Martin to run for 24th year with CSRD

Area E director Rhona Martin steps down as Union of BC Municipalities president.

Rhona Martin’s term as president of the Union of British Columbia Municipalities ended with this year’s convention in September.

But that does not mean the longtime politician will be any less busy or enthusiastic.

Martin, who describes her time at the helm of UBCM as an amazing opportunity, will try for a 24th year as Area E Rural Sicamous director.

Of course I am still enthusiastic. Do I breathe?” she laughs. “I always wanted to try to improve things in the area and I continue to want to be there because it’s important to have the voice of rural B.C. involved at all levels.”

Martin, who has already submitted her papers, says there are still a number of regional district issues that continue to be a challenge.

“For many electoral area directors, the challenges are development and employment, something CSRD is attempting to address through Shuswap Economic Development and Shuswap Tourism,” she said.

Martin says the new four-year term is a long time, but adds that when she first entered politics the terms were only two years.

Along with the longer term, has come heavier workloads.

“When I was first elected, we got a package (of information) once a week and the odd phone call. I am still getting the package, but people are sending emails every day,” she says. “The workload has increased tremendously and there are great expectations from the electorate.”

It’s not just meeting once a month, she adds, noting there are committees both within and outside of CSRD and the workload has to be shared.

Another political requirement is learning to be a team player, she says, pointing to how successful teamwork at the hospital district has meant large improvements for hospitals in Salmon Arm, Revelstoke and Vernon.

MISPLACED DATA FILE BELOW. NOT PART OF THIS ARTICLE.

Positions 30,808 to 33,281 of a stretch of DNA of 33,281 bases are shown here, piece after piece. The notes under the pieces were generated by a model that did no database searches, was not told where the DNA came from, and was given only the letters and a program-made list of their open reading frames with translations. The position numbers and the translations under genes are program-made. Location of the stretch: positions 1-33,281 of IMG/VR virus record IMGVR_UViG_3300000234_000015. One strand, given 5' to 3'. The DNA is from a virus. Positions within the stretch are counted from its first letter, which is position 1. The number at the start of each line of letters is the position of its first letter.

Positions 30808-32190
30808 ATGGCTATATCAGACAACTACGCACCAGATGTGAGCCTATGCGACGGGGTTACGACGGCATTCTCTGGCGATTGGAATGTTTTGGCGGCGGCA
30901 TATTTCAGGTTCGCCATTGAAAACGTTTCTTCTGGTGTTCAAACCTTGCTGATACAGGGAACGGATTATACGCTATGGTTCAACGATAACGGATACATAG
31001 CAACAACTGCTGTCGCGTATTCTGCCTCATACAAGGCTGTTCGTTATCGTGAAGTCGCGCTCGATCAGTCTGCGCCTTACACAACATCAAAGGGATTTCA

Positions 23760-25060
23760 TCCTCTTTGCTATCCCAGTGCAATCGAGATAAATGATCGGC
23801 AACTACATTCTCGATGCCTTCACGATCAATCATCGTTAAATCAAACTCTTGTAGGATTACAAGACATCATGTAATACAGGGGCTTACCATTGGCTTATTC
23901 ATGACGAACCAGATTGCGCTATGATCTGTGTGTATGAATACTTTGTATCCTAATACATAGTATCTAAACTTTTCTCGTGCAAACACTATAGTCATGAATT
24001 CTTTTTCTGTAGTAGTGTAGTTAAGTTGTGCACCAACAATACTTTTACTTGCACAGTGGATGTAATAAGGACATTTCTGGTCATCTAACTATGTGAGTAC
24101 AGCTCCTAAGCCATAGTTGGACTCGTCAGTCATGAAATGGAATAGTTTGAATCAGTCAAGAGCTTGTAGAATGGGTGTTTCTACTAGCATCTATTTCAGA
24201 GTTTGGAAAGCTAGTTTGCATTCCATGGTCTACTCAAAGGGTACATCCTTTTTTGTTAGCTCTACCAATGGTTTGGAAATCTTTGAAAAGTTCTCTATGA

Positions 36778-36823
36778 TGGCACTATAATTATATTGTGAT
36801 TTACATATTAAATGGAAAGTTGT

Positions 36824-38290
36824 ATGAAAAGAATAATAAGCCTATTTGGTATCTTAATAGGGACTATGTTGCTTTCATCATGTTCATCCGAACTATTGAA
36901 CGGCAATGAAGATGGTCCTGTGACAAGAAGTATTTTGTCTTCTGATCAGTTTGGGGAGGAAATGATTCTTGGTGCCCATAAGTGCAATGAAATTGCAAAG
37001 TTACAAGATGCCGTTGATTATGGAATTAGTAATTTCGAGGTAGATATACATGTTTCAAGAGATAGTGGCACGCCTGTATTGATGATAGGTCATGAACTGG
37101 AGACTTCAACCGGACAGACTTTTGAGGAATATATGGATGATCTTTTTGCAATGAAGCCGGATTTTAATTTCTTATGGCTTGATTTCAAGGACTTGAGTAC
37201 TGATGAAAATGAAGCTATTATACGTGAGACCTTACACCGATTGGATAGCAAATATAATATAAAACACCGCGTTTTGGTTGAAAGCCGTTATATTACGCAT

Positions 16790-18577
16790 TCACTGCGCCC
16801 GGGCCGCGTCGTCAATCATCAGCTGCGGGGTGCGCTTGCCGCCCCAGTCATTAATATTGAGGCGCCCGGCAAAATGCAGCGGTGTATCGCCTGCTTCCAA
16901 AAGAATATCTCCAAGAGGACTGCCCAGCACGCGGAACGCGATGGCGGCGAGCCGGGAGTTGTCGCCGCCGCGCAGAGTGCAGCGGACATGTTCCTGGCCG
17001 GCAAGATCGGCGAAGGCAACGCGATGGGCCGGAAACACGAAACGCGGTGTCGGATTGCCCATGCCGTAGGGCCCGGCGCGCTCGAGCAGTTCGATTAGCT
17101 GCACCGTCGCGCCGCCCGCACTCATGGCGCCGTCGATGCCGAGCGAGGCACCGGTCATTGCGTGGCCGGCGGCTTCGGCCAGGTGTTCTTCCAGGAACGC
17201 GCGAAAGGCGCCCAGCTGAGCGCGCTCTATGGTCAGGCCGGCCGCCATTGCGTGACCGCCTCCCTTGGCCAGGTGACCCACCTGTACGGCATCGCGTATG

“You do have to take your share of the load as an electoral area director; it’s a team effort supported by good staff that makes sure we’re prepared and have the information needed to make a good decision.”

Martin says the biggest challenge during her UBCM presidency was trying to engage the province in a report that won unanimous approval of delegates to the 2013 convention.

The Strong Fiscal Futures Report finds challenges in the property tax system, says Martin, noting local governments believe there needs to be a different way to get  funding for projects.

“We recognize the province requires a certain amount of dollars to provide services and we recognize that each year there is an increase,” she says. “What our report suggests is that in the years when there is more (money collected) than the increase, they share it with local governments to take the burden off local taxpayers.”

A highlight of this year’s convention for Martin, was the announcement of the establishment of a Rural Advisory Council

While she is not sure it’s a direct result, Martin says the Southern Interior Beetle Action Coalition and two other provincial coalitions worked very hard to create a value-added strategy for wood.

“What we see is small enterprises employ more people per cubic metre and get greater value per cubic metre sometimes, and we would like to see policy changes that would address some of these concerns,” she says. “They will be looking at things through a rural lens.”

As past UBCM president, Martin will support the incoming president, will be appointed to committees and will be the person in charge of the nominations process for elections next year.


And, with the regional district’s approval, Martin will  continue her work with the Federation of Canadian Municipalities by serving on a number of committees.



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